On October 1, Charles Rettig began his term as 49th Commissioner of the IRS. This gives the IRS a Commissioner for the first time in approximately one year, since his predecessor John Koskinen, an Obama appointee, stepped down in fall 2017. David Kautter, the Treasury Department’s assistant secretary for tax policy, had been running the IRS in the interim.

Rettig’s nomination has proceeded slowly throughout the year: he was nominated on February 13, 2018; approved by the Senate Finance Committee on July 19, 2018; and finally approved by the full Senate on September 12, 2018.

In the past, Rettig has emphasized the IRS’s role in deterring taxpayers through audits. During his confirmation hearings, Rettig pledged that the IRS would be “impartial and non-biased.”

Rettig’s most significant task includes implementing the Tax Cuts and Jobs Act, which became law in December 2017. Rettig is also being pressured to enforce the 1954 Johnson Amendment, the tax code’s prohibition on political campaign intervention by 501(c)(3) organizations. Ongoing projects at the IRS include the ongoing audit of President Trump’s returns, of tax years preceding his presidency.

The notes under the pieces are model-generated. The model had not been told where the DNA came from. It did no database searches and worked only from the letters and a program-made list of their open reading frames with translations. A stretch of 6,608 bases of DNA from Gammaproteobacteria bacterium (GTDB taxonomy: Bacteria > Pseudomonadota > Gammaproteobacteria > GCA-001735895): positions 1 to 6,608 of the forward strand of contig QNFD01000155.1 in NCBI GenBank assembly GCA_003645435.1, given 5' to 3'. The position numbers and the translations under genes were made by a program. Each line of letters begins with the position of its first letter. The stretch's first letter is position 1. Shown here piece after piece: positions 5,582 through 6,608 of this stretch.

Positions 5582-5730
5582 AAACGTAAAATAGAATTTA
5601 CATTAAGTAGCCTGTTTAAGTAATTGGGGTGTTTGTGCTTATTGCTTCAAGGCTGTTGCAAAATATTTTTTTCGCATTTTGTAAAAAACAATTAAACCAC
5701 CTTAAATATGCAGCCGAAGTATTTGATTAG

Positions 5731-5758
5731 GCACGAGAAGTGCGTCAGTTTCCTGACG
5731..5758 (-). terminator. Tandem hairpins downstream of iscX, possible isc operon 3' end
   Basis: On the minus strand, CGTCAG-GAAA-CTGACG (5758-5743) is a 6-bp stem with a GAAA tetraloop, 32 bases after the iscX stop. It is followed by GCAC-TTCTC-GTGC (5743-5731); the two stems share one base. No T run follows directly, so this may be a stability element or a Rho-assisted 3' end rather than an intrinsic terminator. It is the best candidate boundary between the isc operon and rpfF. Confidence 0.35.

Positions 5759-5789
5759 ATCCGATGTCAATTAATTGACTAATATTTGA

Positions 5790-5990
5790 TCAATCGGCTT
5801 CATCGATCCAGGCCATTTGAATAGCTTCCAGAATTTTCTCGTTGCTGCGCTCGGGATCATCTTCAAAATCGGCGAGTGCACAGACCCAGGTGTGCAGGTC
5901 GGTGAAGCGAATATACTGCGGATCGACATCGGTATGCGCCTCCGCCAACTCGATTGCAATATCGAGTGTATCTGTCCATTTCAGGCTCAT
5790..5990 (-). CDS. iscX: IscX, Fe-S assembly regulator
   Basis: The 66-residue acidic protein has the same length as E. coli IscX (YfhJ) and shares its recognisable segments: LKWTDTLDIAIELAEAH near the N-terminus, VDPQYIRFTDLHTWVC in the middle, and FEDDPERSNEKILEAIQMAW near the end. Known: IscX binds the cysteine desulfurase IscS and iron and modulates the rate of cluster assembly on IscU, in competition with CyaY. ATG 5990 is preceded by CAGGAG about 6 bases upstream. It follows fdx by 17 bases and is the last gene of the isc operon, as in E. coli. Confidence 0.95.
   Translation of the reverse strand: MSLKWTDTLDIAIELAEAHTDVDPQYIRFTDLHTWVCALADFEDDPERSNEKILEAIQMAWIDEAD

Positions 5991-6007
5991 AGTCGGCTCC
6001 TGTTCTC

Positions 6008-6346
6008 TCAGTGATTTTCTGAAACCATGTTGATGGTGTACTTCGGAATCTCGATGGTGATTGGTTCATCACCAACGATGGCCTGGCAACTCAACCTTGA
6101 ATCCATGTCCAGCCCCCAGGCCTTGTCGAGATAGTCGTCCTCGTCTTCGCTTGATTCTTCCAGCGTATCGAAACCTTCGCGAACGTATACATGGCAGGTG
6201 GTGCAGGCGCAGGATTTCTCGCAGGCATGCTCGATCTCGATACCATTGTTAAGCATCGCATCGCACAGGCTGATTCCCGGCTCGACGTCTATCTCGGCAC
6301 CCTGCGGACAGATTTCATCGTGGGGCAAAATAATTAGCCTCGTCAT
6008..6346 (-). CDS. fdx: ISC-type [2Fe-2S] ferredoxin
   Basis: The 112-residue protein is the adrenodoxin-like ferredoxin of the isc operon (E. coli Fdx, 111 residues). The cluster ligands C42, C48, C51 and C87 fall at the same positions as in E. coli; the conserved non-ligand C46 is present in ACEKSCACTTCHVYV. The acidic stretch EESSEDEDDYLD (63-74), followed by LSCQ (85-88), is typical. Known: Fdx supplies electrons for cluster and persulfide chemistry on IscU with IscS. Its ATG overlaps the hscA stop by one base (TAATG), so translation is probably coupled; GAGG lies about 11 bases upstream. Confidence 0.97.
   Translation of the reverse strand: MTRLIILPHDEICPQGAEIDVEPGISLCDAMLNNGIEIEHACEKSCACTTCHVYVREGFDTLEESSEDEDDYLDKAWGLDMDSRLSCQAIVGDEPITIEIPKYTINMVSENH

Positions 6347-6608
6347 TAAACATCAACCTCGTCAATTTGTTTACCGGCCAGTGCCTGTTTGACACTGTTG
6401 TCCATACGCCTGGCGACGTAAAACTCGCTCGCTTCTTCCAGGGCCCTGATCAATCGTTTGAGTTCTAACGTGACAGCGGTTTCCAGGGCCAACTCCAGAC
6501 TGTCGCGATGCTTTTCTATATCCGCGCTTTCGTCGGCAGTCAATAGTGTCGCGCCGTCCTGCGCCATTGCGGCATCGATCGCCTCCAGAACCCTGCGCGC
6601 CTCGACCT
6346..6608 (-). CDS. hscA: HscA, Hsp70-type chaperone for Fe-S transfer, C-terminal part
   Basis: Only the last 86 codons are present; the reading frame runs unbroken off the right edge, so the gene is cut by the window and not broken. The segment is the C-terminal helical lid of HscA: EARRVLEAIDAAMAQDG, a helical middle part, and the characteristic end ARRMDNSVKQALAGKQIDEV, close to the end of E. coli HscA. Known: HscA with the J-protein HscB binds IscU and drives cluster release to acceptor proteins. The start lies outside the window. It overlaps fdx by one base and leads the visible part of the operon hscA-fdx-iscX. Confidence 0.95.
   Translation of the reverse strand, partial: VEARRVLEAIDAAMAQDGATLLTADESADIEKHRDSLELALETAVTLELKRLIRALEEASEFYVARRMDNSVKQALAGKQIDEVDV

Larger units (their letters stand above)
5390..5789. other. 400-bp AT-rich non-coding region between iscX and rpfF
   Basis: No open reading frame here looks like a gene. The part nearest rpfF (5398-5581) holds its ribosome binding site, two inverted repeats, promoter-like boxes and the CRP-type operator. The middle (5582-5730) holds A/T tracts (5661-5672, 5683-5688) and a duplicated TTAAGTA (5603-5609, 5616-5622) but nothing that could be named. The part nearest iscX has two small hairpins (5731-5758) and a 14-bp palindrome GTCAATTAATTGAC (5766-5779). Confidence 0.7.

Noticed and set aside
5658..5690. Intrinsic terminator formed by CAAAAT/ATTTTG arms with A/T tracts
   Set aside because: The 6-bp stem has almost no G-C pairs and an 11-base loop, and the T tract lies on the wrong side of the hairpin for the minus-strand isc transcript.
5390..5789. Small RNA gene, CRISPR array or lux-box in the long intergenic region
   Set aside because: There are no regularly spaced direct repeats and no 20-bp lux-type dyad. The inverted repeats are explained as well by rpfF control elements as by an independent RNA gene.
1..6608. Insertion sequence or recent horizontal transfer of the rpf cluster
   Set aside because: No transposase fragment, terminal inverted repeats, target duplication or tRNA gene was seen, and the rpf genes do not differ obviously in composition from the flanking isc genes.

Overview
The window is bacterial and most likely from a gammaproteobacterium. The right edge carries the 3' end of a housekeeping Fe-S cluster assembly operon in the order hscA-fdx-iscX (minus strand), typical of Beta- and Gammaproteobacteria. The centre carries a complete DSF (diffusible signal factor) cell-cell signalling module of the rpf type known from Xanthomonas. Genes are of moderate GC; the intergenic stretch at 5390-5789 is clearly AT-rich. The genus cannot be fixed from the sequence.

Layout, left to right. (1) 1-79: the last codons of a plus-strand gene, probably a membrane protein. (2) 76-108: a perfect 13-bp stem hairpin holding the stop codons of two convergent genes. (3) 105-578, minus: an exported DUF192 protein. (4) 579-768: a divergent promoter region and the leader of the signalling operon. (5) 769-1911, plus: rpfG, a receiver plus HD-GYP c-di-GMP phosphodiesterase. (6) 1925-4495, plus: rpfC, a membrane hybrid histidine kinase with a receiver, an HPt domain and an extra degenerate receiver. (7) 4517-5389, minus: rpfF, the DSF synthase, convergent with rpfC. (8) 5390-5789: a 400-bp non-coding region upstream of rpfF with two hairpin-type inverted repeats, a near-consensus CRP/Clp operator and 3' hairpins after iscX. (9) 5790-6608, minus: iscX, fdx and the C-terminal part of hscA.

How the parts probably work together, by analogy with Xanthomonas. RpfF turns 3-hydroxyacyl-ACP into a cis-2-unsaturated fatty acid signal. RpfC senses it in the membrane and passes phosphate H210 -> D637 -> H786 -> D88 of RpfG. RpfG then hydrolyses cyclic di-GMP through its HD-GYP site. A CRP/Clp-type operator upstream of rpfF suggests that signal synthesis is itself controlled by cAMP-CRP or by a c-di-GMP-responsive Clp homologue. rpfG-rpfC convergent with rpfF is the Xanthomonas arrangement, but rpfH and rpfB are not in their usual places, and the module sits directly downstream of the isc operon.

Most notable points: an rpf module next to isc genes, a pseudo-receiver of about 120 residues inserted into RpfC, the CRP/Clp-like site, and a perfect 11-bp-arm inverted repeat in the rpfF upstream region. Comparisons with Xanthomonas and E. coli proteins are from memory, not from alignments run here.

Rettig has an extensive background in tax controversy; prior to joining the IRS he had spent his entire 36-year legal career at a Beverly Hills law firm, now know as Hochman, Salkin, Rettig, Toscher & Perez. There, some of his work involved represented wealthy taxpayers, including taxpayers with prior undisclosed foreign assets through the IRS’s voluntary disclosure program and other related litigation. Rettig does not have experience managing large organizations, nor does he have prior experience working for the IRS—Commissioner is his first IRS position.

Rettig has a BA in Economics from U.C.L.A. in 1978, a JD from the Pepperdine University School of Law in 1981, and a LLM in Taxation from the New York University School of Law in 1982.